What is Offal and Where Does it Rank on the Health Scale?
by Evan DeMarco on Nov 15, 2022
If you’re not eating offal, you’re missing out on richly flavored, nutrient dense and less expensive source of meat. Offal is organ meat, including heart, liver, tongue, kidney and sweetbreads. These cuts are high in iron and other key nutrients, helping you get more bang for your buck.
While some people don’t care for the strong flavor or unusual texture, it’s worth putting aside your preconceptions and giving it a try. You don’t have to love liver and onions to make offal a bigger part of your diet—read on to learn about the health benefits, and ideas for preparing offal.
Why is offal so good for you?
Animal organ meat is typically very high in iron and other nutrients. It’s also a good, environmentally friendly food source: consuming offal ensures that the animal protein doesn’t go to waste.
Internal organs like hearts, liver, kidney, brains, sweetbreads, tongue and tripe are often readily available at your local grocery store—although if you can get regeneratively farmed offal, you’re likely to get even more nutritious and flavorful cuts.
While the nutritional content varies, depending on what kind of animal and organ you choose, offal is typically more nutrient dense than muscle meat. For example, they’re loaded with B vitamins, especially B12 and folate. They also contain lots of vitamins A, D, E and K, as well as iron and magnesium. They’re a great protein source, and provide all nine essential amino acids.
Liver tends to be the most nutritious type of offal: just one 3.5 ounce serving contains 27 grams of protein, and more than the recommended daily intake of vitamin B12, copper, Vitamin A and riboflavin. It’s also just 175 calories, making it a perfect choice for anyone who wants to enjoy plenty of protein while keeping their calories low. The
In short, offal is one of the best animal proteins you can get. Some people are concerned about whether organ meats will raise their cholesterol: this is something of a myth. Most people will not see any significant changes in their cholesterol levels as a result of eating more offal.
However, pregnant people should be cautious of their offal intake, specifically as it relates to vitamin A. Offal provides a significant source of vitamin A, which, in excess, can cause pregnancy complications and birth defects. Be sure to talk to your doctor about how much vitamin A you’re consuming.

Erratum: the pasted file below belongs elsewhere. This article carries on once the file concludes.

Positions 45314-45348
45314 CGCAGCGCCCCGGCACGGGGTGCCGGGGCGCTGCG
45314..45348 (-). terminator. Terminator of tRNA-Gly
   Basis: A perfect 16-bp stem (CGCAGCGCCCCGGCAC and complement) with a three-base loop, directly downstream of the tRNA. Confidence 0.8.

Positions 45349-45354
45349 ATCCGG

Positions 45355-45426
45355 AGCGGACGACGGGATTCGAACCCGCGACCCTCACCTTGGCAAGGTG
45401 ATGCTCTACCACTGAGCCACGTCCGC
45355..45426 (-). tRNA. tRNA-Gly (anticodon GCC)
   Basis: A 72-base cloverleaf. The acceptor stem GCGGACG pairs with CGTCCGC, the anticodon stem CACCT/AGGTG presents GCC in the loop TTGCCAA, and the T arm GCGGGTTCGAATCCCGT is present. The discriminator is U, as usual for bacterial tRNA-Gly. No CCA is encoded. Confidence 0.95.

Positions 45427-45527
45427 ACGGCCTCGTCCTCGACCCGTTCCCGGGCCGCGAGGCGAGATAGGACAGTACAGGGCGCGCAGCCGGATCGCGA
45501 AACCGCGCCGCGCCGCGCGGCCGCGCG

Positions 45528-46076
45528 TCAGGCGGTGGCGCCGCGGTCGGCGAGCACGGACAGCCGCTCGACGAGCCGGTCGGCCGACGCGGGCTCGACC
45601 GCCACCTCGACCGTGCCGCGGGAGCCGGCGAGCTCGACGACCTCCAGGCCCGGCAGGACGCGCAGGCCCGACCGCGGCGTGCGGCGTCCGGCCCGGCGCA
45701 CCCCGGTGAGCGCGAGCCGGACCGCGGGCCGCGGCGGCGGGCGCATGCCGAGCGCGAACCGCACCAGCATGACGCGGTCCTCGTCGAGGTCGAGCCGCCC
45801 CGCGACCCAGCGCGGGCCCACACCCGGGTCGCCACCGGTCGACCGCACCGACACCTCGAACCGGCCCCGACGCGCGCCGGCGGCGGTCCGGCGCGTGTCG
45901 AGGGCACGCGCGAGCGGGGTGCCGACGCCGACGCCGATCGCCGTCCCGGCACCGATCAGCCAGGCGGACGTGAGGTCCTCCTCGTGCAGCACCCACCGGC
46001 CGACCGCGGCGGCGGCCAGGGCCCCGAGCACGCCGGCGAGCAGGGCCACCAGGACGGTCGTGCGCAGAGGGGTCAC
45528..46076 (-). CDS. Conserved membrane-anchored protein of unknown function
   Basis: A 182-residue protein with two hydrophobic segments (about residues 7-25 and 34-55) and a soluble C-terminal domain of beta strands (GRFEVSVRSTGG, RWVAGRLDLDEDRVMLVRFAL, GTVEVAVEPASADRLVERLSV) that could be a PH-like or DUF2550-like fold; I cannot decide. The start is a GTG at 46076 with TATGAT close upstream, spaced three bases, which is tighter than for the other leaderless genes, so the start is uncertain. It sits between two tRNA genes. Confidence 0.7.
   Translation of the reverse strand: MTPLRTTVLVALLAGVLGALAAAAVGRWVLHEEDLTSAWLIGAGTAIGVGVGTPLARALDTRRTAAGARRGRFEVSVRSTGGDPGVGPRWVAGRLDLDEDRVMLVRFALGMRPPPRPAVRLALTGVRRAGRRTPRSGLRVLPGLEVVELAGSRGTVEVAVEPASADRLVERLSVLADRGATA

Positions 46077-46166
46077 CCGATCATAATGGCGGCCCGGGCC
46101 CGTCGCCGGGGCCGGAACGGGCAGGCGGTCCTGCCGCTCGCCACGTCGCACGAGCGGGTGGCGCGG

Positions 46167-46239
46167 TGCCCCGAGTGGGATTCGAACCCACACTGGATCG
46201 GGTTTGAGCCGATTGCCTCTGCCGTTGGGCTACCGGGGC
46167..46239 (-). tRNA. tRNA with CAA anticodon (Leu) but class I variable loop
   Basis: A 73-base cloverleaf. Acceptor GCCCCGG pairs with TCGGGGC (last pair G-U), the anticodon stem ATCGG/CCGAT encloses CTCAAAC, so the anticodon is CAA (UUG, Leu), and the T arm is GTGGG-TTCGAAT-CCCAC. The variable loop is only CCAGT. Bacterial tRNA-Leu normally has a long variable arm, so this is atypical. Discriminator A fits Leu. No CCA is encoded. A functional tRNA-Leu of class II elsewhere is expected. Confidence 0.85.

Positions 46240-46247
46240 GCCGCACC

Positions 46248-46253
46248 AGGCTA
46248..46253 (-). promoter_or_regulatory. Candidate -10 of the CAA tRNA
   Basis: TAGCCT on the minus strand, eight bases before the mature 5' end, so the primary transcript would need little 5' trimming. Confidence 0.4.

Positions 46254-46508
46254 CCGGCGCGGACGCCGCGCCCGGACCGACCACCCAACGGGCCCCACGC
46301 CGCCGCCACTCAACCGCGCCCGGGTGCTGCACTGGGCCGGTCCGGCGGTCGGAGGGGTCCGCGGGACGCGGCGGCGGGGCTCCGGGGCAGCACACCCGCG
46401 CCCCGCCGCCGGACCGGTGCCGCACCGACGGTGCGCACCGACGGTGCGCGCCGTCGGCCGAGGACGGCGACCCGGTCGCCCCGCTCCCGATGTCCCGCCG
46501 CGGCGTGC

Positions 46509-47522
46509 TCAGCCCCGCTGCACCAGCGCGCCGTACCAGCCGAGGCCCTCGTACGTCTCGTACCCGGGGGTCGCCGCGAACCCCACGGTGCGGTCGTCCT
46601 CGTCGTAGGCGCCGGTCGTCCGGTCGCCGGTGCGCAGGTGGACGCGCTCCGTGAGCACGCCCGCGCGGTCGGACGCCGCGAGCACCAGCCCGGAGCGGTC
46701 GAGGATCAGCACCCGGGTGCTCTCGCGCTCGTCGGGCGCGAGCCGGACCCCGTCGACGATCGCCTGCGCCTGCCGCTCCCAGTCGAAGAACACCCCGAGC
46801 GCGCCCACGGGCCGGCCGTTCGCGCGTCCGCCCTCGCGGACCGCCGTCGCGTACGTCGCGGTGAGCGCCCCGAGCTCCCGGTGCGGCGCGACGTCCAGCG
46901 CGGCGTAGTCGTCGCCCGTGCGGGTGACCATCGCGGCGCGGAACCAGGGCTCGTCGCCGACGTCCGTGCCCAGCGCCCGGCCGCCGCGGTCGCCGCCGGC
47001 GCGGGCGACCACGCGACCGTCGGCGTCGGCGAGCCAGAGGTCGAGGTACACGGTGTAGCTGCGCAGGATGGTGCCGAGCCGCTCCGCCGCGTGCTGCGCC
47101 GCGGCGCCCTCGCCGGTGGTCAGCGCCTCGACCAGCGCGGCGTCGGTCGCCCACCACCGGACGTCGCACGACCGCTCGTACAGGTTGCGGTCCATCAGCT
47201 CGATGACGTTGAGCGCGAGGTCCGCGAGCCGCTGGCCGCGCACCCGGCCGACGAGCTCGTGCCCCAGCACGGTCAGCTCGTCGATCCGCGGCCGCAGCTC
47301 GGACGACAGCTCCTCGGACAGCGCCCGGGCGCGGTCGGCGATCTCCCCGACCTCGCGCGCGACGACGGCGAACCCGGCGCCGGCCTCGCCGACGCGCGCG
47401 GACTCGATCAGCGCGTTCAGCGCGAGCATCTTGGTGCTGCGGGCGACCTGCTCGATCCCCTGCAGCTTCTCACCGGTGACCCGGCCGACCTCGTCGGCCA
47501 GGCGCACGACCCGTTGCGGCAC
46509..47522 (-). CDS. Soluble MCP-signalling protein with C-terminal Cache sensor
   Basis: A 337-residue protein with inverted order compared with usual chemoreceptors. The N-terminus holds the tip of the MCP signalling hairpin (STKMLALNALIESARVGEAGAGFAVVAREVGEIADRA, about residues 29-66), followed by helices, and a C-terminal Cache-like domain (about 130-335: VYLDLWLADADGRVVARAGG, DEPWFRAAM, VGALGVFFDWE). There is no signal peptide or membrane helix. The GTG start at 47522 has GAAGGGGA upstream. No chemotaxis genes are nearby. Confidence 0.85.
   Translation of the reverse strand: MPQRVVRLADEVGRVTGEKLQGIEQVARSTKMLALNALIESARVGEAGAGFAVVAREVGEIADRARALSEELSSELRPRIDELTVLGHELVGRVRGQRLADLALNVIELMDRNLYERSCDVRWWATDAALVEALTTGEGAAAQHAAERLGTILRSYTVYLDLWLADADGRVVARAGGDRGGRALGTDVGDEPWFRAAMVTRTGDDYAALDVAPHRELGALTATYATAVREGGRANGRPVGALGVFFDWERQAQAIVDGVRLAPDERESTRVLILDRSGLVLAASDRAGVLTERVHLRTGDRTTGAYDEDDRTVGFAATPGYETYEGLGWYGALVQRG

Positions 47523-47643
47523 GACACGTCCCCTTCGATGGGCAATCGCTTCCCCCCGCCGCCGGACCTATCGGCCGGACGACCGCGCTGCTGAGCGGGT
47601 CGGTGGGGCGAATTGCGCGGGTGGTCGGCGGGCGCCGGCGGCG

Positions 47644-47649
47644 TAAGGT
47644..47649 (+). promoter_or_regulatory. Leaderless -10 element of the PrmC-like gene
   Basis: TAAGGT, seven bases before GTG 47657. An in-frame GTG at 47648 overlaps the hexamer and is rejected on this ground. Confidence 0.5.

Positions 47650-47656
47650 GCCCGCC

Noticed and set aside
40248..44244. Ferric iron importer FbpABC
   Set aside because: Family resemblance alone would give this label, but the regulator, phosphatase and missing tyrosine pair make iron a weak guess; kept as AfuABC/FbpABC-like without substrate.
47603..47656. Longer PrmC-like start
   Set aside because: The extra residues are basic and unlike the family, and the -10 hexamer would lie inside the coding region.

Cooking with offal
If you’ve never tried offal, let alone cooked it, it can seem a little odd: eating hearts and other organs is something usually reserved for fairy tale villains. Still, different types of offal lend themselves better to certain cooking methods.
Here are some general recommendations:
- Beef or lamb heart: Try slow roasting beef hearts, and stuffing and roasting lamb heart.
- Beef, lamb or pork kidney: Fry the kidneys, or stick them in a classic steak and kidney pie.
- Beef cheeks: Braise these in wine or stock to get a tender texture.
- Tripe: A classic tripe preparation has them boiled in milk and pepper.
- Tongues: Tongue is traditionally salted and boiled.
- Sweetbreads: Try dredging sweetbreads in flour and pan-frying carefully.
- Liver: Chicken and duck livers are excellent in pate, while beef liver can be pan-fried and served as a main meat course.
Additional offal recipes are available here, including a stuffed liver and bacon recipe that promises to make an offal-lover out of everyone.
An excellent choice for your health and the environment
If you can find offal from a regenerative farm, you’re helping the environment even more—but if all that’s available is offal from major meat suppliers, it’s still a solid environmental choice. Because offal isn’t considered as desirable as muscle meat, it is more likely to go to waste.
Although offal is polarizing, due to its intense flavor, the recipes and cooking methods above promise to help make it a bigger part of your diet. Some people find that the right recipe makes all the difference, while others can’t get past the taste or texture. Because it’s relatively inexpensive, however, it’s worth trying several different types to see if any of them are appealing.
Ultimately, offal is an excellent choice for your health and the environment: it’s nutritious, inexpensive, flavorful and ensures that the meat doesn’t go to waste. Why not embrace your inner fairy tale villain, and serve up some hearts on a platter?